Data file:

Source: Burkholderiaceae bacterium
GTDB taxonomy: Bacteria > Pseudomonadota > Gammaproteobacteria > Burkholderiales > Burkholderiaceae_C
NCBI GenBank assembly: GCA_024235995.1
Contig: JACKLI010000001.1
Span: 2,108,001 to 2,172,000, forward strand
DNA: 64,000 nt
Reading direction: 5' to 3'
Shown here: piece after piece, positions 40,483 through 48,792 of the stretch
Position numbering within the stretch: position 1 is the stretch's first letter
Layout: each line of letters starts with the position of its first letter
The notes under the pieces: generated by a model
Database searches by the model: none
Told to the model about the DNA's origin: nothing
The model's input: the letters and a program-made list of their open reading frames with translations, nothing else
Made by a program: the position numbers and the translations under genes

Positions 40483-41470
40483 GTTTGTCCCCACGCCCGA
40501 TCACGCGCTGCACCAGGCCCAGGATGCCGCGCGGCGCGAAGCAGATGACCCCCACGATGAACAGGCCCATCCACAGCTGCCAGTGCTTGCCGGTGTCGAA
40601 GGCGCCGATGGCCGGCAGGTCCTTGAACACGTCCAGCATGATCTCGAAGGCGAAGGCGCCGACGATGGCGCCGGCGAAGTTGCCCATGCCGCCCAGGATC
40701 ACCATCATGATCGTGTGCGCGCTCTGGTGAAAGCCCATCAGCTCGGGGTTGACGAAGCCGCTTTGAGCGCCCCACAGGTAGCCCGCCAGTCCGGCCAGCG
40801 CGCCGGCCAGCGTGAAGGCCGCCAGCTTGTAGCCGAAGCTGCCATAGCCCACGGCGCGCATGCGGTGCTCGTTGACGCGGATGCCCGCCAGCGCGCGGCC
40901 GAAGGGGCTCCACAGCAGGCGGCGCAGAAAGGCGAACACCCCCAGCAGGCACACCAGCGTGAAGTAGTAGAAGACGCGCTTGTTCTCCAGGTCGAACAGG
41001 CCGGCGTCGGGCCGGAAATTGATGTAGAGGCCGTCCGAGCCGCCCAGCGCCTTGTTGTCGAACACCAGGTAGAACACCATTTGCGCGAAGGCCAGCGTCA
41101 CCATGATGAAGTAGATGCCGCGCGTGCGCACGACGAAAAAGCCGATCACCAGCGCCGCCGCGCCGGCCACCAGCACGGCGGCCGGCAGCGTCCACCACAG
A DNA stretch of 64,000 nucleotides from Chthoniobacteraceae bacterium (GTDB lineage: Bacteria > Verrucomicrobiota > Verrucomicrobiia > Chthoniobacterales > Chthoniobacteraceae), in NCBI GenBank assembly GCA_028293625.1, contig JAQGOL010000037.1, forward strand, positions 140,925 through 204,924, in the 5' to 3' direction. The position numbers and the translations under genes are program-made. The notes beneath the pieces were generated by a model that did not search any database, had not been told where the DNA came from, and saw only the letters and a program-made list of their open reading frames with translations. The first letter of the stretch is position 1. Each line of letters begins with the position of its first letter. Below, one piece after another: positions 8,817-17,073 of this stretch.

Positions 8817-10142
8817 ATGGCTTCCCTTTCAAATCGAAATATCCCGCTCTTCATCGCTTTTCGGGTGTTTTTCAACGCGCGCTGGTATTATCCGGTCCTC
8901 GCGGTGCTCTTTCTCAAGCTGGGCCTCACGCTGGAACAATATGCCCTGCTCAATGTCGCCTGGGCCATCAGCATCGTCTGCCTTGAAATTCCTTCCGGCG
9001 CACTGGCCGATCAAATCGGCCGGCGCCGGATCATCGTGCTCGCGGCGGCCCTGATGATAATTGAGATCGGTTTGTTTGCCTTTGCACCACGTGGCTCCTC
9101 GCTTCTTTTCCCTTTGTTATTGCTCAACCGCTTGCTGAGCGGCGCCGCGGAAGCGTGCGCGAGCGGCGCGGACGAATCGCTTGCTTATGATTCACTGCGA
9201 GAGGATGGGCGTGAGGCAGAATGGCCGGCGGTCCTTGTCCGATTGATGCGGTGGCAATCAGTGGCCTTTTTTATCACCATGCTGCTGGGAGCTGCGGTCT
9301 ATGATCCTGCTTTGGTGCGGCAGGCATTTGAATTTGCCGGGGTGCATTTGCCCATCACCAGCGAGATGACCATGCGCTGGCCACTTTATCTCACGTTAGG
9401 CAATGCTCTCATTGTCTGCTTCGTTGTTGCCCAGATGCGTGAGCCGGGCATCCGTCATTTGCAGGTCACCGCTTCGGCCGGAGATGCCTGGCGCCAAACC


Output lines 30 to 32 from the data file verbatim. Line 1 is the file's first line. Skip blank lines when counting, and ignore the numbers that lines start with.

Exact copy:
9101 GCTTCTTTTCCCTTTGTTATTGCTCAACCGCTTGCTGAGCGGCGCCGCGGAAGCGTGCGCGAGCGGCGCGGACGAATCGCTTGCTTATGATTCACTGCGA
9201 GAGGATGGGCGTGAGGCAGAATGGCCGGCGGTCCTTGTCCGATTGATGCGGTGGCAATCAGTGGCCTTTTTTATCACCATGCTGCTGGGAGCTGCGGTCT
9301 ATGATCCTGCTTTGGTGCGGCAGGCATTTGAATTTGCCGGGGTGCATTTGCCCATCACCAGCGAGATGACCATGCGCTGGCCACTTTATCTCACGTTAGG